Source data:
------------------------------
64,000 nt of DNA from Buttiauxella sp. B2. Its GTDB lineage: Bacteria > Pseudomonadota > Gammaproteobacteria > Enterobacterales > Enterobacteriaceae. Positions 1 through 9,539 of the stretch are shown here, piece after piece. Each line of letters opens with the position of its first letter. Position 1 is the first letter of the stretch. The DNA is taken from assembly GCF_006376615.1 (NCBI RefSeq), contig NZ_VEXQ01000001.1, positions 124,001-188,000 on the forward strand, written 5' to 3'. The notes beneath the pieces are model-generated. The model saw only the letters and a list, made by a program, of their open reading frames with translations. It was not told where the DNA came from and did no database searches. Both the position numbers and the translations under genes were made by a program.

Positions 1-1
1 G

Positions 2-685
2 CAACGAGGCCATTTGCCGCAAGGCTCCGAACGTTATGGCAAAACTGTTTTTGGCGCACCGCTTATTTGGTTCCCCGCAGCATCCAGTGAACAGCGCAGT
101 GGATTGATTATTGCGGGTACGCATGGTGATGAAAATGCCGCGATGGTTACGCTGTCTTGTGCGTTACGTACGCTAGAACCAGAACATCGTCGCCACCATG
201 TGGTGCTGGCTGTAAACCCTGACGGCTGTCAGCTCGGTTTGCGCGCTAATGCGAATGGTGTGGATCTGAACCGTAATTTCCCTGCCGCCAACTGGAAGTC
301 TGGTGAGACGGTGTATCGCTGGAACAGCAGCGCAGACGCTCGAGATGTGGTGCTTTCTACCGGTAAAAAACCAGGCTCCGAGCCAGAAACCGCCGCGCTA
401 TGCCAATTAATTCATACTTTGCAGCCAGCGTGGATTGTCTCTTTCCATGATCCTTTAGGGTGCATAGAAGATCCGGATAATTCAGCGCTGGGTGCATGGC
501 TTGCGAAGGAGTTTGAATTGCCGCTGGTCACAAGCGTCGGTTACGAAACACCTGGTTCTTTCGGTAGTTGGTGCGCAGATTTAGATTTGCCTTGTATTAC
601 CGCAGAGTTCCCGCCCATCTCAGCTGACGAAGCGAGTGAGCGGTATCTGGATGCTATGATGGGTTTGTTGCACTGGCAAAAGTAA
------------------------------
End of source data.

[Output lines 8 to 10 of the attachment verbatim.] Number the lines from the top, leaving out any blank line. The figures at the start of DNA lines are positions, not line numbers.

301 TGGTGAGACGGTGTATCGCTGGAACAGCAGCGCAGACGCTCGAGATGTGGTGCTTTCTACCGGTAAAAAACCAGGCTCCGAGCCAGAAACCGCCGCGCTA
401 TGCCAATTAATTCATACTTTGCAGCCAGCGTGGATTGTCTCTTTCCATGATCCTTTAGGGTGCATAGAAGATCCGGATAATTCAGCGCTGGGTGCATGGC
501 TTGCGAAGGAGTTTGAATTGCCGCTGGTCACAAGCGTCGGTTACGAAACACCTGGTTCTTTCGGTAGTTGGTGCGCAGATTTAGATTTGCCTTGTATTAC